Atomic Pulse

Establishing a Framework for Verifying North Korean Disarmament

This post was written by Mary Fulham, an intern on NTI’s Global Nuclear Policy and Programs team who is a recent graduate of The George Washington University’s Elliott School of International Affairs with a major in Middle East Studies.

In the weeks since the
Singapore summit between Donald Trump and Kim Jong-un, the Trump administration
has insisted that North Korea is already making progress towards denuclearization.
Regional and technical experts remain skeptical of North Korea’s commitment to
ending its prized nuclear program, but if the North Koreans prove themselves
ready to denuclearize, what practical measures will be required for an
effective denuclearization and verification process?

The Center for Strategic
and International Studies (CSIS) invited experts to answer this question during
an event titled, “Verifying North Korean Denuclearization: Where Do We Go From
Here?” Moderator Stephen Pomper, US Program Director at the International
Crisis Group, began the conversation by asking the panelists to put their
skepticism “on mute.”

Panelist Richard Johnson,
senior director for Fuel Cycle and Verification at NTI, emphasized the need for
a declaration of North Korea’s nuclear program and a detailed, mutually agreed
upon definition of the scope of disarmament before jumping into an ill-defined
process. Johnson said it is important for US negotiators to “know at the outset
what [they]…are talking about here” and “to leave the negotiating table with
the same understanding” as their North Korean counterparts.

Johnson’s concern is
informed by the derailment of previous US-DPRK negotiations caused by miscommunication
and vague language. He cited the 2012 Leap Day deal, which broke down after the
North Koreans launched a satellite. A satellite launch was not defined in the
deal, and the US interpreted it to be a violation of the deal’s prohibition on
missile launches. 

The key takeaway from the history
of US-DPRK negotiations? “Definitions matter,” Johnson said. “They need to be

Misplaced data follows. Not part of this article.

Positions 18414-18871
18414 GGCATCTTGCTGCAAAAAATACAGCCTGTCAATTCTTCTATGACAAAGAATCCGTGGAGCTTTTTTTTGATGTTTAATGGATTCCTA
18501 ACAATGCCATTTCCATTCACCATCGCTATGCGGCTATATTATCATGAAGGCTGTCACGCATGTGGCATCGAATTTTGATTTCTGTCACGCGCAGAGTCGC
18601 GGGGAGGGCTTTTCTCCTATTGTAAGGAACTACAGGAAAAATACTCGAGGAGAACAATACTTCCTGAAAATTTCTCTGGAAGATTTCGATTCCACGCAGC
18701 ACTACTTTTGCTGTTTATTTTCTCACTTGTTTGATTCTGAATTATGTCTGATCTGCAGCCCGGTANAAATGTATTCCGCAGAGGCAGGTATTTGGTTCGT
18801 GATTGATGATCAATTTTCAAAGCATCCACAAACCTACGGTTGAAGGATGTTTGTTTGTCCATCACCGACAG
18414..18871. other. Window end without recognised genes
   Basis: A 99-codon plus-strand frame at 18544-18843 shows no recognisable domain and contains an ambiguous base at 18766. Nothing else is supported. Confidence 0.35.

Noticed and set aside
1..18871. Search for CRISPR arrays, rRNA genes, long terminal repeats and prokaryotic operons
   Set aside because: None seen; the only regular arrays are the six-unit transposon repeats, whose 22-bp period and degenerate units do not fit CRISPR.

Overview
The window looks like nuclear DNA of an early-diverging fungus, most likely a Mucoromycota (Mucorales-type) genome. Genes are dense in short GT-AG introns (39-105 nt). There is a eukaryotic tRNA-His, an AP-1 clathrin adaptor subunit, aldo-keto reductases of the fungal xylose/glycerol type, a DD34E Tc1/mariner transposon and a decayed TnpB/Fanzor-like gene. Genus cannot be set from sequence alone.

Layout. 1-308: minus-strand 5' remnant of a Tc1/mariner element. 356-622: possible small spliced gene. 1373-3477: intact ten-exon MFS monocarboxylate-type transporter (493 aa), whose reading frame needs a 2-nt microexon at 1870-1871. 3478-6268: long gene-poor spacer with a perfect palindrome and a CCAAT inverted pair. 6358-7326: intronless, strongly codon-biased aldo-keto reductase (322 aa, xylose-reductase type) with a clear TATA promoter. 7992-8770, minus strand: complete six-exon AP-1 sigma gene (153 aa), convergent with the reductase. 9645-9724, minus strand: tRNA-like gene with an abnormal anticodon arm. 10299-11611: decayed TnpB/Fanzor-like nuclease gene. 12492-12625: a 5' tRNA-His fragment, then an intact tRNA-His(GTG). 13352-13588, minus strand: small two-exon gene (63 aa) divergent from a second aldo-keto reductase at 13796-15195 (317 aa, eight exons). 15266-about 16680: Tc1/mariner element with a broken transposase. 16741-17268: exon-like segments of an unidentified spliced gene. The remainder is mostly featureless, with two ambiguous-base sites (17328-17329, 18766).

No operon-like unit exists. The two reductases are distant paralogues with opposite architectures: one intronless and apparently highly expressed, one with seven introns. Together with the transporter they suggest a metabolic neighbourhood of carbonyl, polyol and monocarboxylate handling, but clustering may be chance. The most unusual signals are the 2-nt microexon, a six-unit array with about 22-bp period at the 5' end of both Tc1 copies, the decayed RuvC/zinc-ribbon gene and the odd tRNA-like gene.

as clear as possible.” He acknowledged that definitions can be hard to
establish in diplomatic negotiations where “pragmatic ambiguity” is often seen
as an asset. But he said it is best to “deal with these hard questions at the
outset, rather than set ourselves up for failure,” noting that we have not even
defined the current “freeze” on missile and nuclear tests.

Johnson’s fellow
panelists, Rebecca Hersman, director of the Project on Nuclear Issues and senior
adviser of the International Security Program at CSIS, and William Tobey, senior
fellow at the Belfer Center, both agreed that a declaration of North Korea’s nuclear
weapons and a clear framework are foundational components of an effective and
lasting denuclearization and verification regime.

After a
declaration, the US and North Korean negotiators would need to settle on a
framework for disarmament. Johnson highlighted the potential for a cooperative
threat reduction (CTR)-style approach, as recommended by NTI Co-Chair Sam Nunn
and Board Member Richard Lugar in
op-ed for The Washington Post
April 2018. The recommended approach draws from the successful experience of
the Nunn-Lugar CTR program developed in the 1990s to address the urgent nuclear
dangers posed by the dissolution of the Soviet Union. Johnson agreed that the
CTR program, which brought together the US and other nations and international
organizations to help Russia eliminate and secure Soviet nuclear, biological,
and chemical materials and redirect scientists to peaceful work, could serve as
a helpful template for North Korea.

Hersman said that
any framework—whether it outlines a CTR-style, comprehensive, or step-by-step
approach—will help to ensure that “we’re not just giving things away without
getting something in return.”

Ideally, where would
Johnson like to see North Korea in July 2019? He envisions IAEA inspectors
monitoring a production freeze at North Korean nuclear facilities and taking
environmental samples, the removal of fissile materials, and the destruction of
some delivery systems. “This would be my best-case scenario outcome, but it is
extremely challenging to do,” he said.

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